Every so often, a car manufacturer will organise a ‘range day’, inviting the great, the good and people like me to test some cars on pre-arranged driving routes. It’s a little like speed dating for cars, only without the occasional awkward silence.
If there’s one problem with these events, it’s that all the cars tend to be lost in a tangled mess of trim levels, engines and wheel sizes, resulting in a feeling of malaise. Not that this is a problem with the Mercedes E-Class.
Whatever you need, the E-Class has you covered – or perhaps not, if you opt for the Cabriolet. I travelled to Mercedes-Benz World in Surrey to pop a trio of Es, with a combined price tag of £220,000. And I drove away with a feeling that Mercedes might have created a near-perfect three-car garage.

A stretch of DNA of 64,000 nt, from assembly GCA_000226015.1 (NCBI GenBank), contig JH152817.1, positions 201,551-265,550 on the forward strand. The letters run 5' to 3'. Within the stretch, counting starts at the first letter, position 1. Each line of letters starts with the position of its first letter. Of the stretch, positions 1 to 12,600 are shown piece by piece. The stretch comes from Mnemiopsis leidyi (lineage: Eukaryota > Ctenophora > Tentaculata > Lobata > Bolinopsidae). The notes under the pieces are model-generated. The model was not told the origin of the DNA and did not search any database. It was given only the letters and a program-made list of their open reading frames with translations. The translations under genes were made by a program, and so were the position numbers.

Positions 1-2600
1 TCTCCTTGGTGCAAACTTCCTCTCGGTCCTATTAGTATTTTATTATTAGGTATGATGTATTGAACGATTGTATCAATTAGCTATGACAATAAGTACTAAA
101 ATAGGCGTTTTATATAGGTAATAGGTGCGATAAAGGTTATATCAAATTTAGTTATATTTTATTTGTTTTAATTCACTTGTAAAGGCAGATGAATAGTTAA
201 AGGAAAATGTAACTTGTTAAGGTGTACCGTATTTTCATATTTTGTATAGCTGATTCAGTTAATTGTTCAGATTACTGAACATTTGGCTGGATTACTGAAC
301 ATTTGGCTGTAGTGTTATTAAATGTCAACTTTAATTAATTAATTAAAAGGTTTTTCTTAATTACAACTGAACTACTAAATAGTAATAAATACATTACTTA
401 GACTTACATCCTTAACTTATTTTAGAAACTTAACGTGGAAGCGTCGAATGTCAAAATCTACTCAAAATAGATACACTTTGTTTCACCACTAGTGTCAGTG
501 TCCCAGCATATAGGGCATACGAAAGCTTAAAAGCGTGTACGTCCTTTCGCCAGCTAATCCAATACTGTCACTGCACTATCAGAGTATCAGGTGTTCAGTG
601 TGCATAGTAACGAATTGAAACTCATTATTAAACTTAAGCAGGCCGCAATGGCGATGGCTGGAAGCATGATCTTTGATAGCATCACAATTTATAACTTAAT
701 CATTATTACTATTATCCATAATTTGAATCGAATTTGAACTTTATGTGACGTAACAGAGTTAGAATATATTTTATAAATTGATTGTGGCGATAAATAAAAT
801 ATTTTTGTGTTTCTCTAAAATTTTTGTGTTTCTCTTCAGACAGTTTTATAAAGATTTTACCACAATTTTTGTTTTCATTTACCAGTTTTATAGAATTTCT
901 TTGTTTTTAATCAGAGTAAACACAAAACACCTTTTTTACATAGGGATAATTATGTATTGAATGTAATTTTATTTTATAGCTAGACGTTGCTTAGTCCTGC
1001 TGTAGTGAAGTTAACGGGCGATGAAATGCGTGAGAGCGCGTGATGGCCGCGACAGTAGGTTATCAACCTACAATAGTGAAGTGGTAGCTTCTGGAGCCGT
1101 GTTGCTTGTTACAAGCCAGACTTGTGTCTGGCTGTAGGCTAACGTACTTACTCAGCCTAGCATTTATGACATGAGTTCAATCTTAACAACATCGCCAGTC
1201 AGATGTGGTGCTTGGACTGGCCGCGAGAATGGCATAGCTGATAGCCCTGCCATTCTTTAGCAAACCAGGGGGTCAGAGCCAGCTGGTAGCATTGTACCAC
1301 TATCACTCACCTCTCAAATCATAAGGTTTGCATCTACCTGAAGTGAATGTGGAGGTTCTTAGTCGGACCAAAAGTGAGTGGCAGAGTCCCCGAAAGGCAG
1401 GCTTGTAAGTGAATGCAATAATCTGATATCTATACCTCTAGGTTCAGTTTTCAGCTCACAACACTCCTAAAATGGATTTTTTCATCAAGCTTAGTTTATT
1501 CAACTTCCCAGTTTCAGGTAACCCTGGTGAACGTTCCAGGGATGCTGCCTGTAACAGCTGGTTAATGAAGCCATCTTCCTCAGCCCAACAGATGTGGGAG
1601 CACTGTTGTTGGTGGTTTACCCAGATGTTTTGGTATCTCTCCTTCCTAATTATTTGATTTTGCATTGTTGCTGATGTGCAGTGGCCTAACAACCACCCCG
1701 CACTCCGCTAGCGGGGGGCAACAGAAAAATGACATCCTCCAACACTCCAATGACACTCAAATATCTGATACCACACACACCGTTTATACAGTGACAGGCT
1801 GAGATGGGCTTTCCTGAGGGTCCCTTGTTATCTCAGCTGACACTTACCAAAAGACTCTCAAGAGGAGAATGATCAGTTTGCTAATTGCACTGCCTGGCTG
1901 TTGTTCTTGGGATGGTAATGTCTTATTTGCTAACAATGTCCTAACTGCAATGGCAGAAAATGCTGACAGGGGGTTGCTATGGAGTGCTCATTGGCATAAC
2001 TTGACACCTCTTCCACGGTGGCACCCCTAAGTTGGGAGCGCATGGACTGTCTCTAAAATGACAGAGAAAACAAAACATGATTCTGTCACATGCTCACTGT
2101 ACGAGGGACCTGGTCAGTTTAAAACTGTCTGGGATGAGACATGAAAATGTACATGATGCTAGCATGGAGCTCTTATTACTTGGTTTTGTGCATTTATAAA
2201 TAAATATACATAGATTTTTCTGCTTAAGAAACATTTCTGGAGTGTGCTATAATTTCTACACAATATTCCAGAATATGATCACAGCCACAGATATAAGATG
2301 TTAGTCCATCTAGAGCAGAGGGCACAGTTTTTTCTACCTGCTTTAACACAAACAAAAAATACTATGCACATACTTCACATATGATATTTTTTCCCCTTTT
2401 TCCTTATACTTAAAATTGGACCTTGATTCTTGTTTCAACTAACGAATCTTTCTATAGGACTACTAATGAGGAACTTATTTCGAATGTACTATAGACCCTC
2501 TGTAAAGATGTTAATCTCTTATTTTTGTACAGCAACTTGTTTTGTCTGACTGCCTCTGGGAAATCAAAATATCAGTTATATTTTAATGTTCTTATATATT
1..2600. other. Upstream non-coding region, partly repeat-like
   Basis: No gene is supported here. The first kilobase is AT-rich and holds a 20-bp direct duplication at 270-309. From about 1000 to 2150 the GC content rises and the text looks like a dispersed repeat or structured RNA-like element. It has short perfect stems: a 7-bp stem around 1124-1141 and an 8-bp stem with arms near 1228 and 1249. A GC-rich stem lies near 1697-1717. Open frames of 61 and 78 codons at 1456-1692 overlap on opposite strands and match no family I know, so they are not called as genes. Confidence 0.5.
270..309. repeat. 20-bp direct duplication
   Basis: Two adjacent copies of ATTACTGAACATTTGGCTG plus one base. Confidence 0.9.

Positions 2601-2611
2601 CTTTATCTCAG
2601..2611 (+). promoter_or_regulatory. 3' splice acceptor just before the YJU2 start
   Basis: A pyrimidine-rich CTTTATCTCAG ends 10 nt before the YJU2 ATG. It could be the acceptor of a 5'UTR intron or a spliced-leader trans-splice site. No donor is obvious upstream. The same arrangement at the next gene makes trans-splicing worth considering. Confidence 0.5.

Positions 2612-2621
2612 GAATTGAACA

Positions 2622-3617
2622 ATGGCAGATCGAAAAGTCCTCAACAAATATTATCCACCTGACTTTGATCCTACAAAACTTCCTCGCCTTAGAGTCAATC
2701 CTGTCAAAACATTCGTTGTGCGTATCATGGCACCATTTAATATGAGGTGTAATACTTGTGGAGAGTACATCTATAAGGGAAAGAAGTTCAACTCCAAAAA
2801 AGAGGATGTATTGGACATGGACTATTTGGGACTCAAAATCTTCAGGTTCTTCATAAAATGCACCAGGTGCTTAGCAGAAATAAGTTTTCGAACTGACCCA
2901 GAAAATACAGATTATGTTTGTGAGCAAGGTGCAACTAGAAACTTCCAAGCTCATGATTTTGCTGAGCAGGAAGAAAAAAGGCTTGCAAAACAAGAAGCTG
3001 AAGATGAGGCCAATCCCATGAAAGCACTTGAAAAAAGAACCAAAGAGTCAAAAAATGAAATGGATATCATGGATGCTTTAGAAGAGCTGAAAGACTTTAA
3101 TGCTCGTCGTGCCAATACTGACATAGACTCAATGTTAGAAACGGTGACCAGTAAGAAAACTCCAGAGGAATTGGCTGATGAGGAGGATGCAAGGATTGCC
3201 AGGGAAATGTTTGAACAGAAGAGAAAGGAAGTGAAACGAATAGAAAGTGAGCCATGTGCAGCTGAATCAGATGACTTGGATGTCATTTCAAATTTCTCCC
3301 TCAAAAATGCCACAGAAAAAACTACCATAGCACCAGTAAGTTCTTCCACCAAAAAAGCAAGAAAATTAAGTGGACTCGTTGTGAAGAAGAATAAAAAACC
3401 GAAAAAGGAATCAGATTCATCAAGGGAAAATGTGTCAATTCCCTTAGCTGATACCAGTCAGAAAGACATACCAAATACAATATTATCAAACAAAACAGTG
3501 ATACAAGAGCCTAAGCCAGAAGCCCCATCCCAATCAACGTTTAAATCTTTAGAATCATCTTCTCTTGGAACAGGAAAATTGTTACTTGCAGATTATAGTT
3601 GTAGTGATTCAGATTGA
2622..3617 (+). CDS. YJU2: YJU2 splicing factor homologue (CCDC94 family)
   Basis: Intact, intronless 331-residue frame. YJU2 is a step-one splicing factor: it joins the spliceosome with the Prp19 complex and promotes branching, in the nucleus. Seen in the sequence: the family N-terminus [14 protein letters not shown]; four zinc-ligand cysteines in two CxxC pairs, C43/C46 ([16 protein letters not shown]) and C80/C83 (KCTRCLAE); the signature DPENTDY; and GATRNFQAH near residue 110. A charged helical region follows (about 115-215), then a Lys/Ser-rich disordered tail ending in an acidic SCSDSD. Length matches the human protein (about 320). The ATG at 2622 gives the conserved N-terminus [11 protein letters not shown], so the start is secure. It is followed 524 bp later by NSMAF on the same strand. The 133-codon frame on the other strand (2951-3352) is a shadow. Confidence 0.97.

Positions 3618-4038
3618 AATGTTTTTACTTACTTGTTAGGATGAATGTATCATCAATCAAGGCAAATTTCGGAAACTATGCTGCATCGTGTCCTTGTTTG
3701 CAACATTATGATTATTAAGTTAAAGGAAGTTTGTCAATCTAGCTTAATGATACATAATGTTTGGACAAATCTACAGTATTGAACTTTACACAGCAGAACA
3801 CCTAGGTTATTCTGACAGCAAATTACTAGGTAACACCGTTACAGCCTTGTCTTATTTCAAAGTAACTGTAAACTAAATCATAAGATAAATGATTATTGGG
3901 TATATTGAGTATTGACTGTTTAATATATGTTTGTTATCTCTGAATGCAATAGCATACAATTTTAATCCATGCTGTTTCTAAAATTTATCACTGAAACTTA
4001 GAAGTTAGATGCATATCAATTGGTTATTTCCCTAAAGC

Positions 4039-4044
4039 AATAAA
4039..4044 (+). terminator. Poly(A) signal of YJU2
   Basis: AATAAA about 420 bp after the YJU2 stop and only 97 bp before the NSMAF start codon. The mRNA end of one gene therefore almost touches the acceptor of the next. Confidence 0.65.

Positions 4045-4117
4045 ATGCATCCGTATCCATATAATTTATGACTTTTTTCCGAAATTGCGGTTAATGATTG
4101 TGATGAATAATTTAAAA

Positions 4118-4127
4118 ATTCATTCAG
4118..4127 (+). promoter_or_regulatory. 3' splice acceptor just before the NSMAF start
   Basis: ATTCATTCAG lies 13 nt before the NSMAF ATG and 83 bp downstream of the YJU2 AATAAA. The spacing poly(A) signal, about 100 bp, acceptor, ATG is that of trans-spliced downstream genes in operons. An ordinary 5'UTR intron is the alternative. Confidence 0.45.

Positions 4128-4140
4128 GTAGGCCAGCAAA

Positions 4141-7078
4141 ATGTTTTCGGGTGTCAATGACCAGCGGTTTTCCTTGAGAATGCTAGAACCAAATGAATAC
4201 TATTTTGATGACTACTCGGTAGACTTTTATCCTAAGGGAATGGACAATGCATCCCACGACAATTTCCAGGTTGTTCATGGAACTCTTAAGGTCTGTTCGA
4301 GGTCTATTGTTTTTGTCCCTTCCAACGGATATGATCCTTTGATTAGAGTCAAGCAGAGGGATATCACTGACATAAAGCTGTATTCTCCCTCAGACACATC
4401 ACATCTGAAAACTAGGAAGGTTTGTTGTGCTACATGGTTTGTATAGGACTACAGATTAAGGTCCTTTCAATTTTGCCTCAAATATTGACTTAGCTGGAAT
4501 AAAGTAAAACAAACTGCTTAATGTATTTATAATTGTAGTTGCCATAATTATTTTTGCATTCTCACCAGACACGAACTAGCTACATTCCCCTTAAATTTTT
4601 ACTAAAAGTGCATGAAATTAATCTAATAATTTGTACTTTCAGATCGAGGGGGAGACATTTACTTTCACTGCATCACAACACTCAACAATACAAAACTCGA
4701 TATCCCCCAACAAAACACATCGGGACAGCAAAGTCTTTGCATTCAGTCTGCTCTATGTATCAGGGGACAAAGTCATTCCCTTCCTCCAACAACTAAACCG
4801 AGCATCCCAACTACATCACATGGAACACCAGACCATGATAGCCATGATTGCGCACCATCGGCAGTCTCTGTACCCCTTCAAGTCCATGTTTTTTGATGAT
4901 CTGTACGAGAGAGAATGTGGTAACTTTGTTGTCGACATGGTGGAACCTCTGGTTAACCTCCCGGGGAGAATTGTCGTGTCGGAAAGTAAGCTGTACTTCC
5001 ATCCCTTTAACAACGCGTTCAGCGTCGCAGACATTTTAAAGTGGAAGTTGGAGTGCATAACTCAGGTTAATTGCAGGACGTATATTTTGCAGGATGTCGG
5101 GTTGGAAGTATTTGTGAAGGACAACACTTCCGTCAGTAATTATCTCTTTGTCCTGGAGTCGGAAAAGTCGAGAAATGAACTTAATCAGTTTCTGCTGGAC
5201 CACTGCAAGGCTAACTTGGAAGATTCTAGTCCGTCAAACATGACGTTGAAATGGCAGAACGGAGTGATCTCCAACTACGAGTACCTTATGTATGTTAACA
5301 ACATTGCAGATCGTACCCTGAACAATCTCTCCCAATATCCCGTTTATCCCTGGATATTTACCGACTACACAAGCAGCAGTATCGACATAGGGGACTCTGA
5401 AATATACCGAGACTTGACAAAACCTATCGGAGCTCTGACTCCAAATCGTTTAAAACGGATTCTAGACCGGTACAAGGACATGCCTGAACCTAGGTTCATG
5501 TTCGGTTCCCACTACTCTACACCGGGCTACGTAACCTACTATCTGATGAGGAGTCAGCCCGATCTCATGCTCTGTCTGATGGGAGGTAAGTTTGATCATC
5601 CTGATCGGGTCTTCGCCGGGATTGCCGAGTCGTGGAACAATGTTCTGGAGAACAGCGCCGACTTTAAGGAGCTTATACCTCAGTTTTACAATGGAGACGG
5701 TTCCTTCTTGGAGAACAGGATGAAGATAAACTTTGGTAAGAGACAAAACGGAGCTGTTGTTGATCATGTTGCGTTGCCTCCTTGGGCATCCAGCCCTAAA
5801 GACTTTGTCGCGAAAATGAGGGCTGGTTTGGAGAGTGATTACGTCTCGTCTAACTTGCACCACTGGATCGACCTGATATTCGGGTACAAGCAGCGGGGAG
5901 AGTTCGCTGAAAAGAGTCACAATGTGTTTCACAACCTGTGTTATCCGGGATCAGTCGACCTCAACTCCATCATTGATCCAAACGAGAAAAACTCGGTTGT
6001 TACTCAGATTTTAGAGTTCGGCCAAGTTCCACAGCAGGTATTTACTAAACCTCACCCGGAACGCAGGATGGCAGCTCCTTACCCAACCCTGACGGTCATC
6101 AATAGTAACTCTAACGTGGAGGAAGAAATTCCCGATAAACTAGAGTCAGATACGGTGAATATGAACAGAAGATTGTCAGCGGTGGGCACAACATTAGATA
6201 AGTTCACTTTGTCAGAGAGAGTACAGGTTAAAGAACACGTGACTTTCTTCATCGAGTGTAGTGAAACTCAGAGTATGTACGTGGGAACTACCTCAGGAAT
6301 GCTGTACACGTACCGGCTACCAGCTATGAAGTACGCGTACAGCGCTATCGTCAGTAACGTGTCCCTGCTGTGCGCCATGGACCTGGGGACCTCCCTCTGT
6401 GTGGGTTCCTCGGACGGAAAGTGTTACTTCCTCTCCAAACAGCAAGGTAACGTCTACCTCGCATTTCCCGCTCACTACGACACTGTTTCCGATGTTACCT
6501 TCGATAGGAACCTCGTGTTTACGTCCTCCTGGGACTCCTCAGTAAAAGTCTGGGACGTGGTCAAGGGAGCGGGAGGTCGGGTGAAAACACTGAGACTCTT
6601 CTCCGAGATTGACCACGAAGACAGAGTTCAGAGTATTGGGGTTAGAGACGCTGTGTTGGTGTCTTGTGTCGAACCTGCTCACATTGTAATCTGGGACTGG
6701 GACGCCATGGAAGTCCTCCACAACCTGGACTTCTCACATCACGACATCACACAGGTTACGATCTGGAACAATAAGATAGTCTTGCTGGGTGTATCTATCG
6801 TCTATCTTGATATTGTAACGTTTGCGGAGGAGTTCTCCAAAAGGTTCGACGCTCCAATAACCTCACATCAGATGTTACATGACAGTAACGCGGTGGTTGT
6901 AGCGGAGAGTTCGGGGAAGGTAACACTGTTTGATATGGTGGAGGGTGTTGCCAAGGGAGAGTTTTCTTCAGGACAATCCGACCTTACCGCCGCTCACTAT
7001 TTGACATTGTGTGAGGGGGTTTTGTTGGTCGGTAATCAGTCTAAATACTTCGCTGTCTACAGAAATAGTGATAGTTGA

For a performance saloon with such a formidable reputation, the E63 S is able to blend into its surroundings with remarkable ease. Faced with a long line of E-Class variants parked outside the temple-like Mercedes shrine in Weybridge, it was a job to spot the Affalterbach special.
How refreshing. If only the likes of the CLA, GLA and GLE Coupe were able to disappear into the background with such consummate adroitness. But that’s another story.
As the most powerful E-Class of all-time, the E63 S is a headline writer’s dream, but you’ll require strong willpower not to resort to tired clichés when describing the blistering pace. Too fast for the road? Perhaps, but let’s not get all Lotus Carlton/Daily Mail here.
In ‘standard’ guise, the 4.0-litre twin-turbocharged engine generates 571hp and 553lb ft of torque, or – as tested here – 612hp and 626lb ft of torque. Cliché alert: enough power to rip the roof off a rice pudding factory, then.